Think of a political candidate you like. Maybe you agree with their politics. Maybe they have a very open and honest demeanor. Maybe they have lots of qualities that you think would make them a good leader. You would follow them if they led...but would you follow them if they looked?
Liuzza et al. "Follow my eyes: the gaze of politicians reflexively captures the gaze of ingroup voters" PLoS ONE, 2011.
This study is actually based on gaze direction in primates. Gaze direction, or following someone's gaze with your own, is a way of determining where their attention is, and also a very social maneuver. Monkeys have an automatic tendency to imitate the gaze behavior of others, and this is often very linked to status. So for example, a low status monkey will follow the eye gaze of whichever monkey it knows (all are higher status than he is), while a high status monkey will only follow the gaze of other high status monkeys. Following someone's gaze is a way to establish social identity, a way to say "I am like you".
But that's in monkeys, what about in humans? The authors of this current study wanted to examine whether humans exhibited this gaze following as well. But what should they use to test it? The authors decided on political parties. Choosing a political party gives you a sense of identity, and should hopefully give you a sense of identity with the leaders of the party you pick.
So the scientists took 15 left-wing and 13 right-wing voters (the study took place in Italy), and gave them a cognitive task. They were presented with a photo of a big political figure in Italy (Berlusconi and Vespa, who are right wing political figures, or Di Pietro and Prodi, who are left wing political figures). The photo had a big black square in the middle. After a moment, the square would turn either blue or red, and the participants had to pick either left or right, depending on which color the square turned, to get play the game correctly. But the outcome of the game wasn't important. What was important was the point 75 milliseconds before the square changed color, when people's eyes performed involuntary saccades, or quick movements to the right or left. The authors took these saccades and lined them up against where the politician was looking in the photo, to determine gaze direction. They then compared that to the political orientation of the participant.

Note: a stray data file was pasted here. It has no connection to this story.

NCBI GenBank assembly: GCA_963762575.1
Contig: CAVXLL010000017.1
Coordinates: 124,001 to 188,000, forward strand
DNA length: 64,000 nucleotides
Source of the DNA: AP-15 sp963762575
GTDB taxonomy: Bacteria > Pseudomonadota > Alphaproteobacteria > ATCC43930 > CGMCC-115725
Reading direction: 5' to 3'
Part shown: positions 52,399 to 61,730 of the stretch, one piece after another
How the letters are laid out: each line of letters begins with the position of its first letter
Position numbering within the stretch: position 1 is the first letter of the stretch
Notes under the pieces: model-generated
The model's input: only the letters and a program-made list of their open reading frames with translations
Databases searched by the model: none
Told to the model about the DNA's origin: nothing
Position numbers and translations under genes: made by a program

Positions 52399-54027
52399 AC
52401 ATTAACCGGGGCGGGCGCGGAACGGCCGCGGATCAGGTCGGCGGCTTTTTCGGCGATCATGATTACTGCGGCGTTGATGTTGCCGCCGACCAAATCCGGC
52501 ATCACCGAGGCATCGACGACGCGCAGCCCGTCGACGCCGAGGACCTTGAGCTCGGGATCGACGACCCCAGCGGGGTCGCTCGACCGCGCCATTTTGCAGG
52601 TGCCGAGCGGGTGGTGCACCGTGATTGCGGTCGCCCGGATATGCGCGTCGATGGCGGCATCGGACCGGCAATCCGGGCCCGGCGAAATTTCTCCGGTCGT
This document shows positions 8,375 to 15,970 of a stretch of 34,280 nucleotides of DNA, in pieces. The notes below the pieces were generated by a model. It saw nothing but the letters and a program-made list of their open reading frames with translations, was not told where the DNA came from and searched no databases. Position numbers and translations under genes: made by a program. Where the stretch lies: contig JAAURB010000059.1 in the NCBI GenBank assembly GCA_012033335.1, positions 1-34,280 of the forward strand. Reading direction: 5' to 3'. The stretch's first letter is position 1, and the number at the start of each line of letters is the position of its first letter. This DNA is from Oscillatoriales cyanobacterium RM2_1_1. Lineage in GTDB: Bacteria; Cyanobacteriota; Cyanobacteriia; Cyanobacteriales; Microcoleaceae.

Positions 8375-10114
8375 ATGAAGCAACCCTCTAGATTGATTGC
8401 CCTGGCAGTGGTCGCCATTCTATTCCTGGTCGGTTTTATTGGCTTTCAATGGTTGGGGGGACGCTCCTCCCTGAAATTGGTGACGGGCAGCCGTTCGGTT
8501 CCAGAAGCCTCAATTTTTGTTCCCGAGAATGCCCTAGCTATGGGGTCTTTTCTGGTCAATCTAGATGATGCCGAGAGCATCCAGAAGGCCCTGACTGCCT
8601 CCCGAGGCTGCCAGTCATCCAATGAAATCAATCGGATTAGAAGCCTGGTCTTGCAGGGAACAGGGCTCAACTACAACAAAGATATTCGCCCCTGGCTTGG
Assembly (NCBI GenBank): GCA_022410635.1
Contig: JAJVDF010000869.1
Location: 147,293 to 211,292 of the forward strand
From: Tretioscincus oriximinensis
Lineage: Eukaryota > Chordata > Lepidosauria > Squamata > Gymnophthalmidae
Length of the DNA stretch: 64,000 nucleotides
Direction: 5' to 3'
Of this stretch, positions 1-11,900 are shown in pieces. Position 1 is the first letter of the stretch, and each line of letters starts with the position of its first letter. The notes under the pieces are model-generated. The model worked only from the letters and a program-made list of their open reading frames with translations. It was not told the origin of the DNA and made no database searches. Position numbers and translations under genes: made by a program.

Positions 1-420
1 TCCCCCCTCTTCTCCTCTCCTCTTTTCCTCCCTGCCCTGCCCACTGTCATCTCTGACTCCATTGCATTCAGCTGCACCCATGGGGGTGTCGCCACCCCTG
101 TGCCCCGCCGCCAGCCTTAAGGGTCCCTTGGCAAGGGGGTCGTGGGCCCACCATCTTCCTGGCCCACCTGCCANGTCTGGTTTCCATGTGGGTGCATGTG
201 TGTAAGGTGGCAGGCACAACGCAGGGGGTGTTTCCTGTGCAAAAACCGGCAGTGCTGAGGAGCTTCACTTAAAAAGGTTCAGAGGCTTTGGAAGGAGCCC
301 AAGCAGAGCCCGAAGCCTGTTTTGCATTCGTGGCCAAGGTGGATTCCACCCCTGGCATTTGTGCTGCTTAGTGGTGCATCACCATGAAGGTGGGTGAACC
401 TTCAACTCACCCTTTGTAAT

What they found was that the saccades of the participants varied depending on what politician they were looking at. The right wing voters tended to follow the gaze of Berlusconi and Vespa, while left wing voters looked away. And the right-wing voters looked away more from the left-wing politicians (though the left-wing voters did not follow the gaze of the left-wing politicians very well).
So it looks like humans may also do gaze following of leaders whom they respect. Or at least, some voters and some leaders. The results appear strongest for the right-wing voters, and the authors hypothesize that this is because they are more loyal to their group and rely more on authority acceptance (though it could also be because Berlusconi was in power at the time). The effect was strongest for people who described themselves as most right-wing.
Of course, this is just pictures of a few politicians. It'd be interesting to see if the effects hold up in other countries, or perhaps in response to live video, which would have more real-time interactions. But in the meantime, politicians, make them follow your gaze and they might follow your lead!
Liuzza, M., Cazzato, V., Vecchione, M., Crostella, F., Caprara, G., & Aglioti, S. (2011). Follow My Eyes: The Gaze of Politicians Reflexively Captures the Gaze of Ingroup Voters PLoS ONE, 6 (9) DOI: 10.1371/journal.pone.0025117